Vampire: The Masquerade V5 released at GenCon (impressions)

At GenCon 2018 in Indianapolis, White Wolf Entertainment has just released the fifth edition of Vampire: The Masquerade. It marks the return of an iconic tabletop role-playing game, roughly seven years since the 20th anniversary edition hit the market.

For most of us here, Vampire: The Masquerade was mostly known through the videogame adaptations that came out back in 2000 and 2004 – around the time that the Blade series of movies came out and the Underworld series started – two very adult interpretations of Vampires and the intrigue and strife that exists among their ranks.

Vampire: The Masquerade did the same, only much earlier – with the original version of the game harking back to 1991. But even though we’re seen a lot of tabletop crossovers between videogames and various Games Workshop titles, Vampire is much more focused on players assuming a role and interacting with each other – consider it a form of live action role playing rather than a traditional game with players gathered around a table and moving pieces along a board.

vampire - the masquerade

The new version, just released at GenCon, promises an update to modern times – not just in terms of game mechanics that are more streamlined but also with a core rulebook that reflects the times we live in today. The political climate, the social climate – we’ve seen major changes since 1991 and Vampire: The Masquerade V5 reflects this.

That’s not meant to say that it’s any less Vampire-centric because of it – and there are plenty of other roles as well. The “masquerade” is all about needing to appear human, which is a big part of Vampire life (or is ‘not life’?) – which is something that’s even made it into the VR realm with Ubisoft’s Werewolves Within.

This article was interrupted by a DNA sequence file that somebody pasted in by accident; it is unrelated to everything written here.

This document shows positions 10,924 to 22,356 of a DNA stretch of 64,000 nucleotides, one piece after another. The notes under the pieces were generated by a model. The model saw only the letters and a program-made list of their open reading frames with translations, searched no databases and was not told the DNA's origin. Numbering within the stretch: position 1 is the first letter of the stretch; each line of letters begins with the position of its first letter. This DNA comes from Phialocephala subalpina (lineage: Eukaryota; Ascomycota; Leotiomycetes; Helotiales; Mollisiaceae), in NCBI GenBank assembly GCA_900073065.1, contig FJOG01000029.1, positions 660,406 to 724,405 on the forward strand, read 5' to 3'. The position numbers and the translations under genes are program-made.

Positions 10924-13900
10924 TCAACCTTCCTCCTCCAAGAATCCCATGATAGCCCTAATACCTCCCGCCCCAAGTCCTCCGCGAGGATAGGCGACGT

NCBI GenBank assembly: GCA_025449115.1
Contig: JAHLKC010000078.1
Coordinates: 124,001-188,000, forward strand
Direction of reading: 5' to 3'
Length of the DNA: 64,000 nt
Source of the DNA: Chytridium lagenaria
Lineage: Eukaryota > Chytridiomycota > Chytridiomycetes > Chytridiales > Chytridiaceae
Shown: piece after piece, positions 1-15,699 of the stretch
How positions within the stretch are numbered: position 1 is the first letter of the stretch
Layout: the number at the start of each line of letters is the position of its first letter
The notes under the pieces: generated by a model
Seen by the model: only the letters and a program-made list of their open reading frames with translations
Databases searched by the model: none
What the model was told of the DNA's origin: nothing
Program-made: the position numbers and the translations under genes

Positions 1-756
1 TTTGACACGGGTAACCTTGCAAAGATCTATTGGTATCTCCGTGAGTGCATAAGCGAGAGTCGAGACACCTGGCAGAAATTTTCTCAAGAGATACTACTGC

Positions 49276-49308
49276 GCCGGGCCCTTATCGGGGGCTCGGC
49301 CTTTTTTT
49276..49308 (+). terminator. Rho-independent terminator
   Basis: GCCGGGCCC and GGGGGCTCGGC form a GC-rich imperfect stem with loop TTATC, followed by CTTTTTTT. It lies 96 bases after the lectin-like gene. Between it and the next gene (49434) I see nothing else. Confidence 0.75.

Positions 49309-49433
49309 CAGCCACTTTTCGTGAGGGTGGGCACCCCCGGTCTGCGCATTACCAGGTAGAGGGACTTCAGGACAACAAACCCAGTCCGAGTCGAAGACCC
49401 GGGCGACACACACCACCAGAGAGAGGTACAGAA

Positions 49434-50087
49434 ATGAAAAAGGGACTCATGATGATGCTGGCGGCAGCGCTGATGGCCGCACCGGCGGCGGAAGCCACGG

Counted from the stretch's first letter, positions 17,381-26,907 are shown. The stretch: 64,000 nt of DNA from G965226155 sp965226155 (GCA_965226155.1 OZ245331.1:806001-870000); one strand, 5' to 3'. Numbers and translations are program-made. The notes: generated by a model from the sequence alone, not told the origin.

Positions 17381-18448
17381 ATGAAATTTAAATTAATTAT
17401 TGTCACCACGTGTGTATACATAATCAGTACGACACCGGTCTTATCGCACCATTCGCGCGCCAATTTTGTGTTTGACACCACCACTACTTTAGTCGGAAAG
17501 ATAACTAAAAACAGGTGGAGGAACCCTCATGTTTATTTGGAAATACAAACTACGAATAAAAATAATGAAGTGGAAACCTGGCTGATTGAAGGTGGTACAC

vampire - the masquerade3

We’ve had access to the brand new rule book, though we didn’t get a chance to actually play yet. You only really need a set of dice to do so, but there’s a time commitment as well – the rule book is over 400 pages long and players can’t casually join a table and start playing. If they did, without at least a basic understanding of the World of Darkness, it also wouldn’t be as much fun.

Surprisingly though, despite its length, the rule book is a joy to read. It looks absolutely gorgeous when compared to nearly all other tabletop rule books we’ve seen so far, and at times reads like a riveting Vampire encyclopedia rather than a set of rules for a game. Let’s see how the players react now that the game’s been unleashed at GenCon, a few weeks ahead of the widespread launch. White Wolf is planning more Vampire-related productions down the road, but the new version of the tabletop game is here and ready to provide the ground work.

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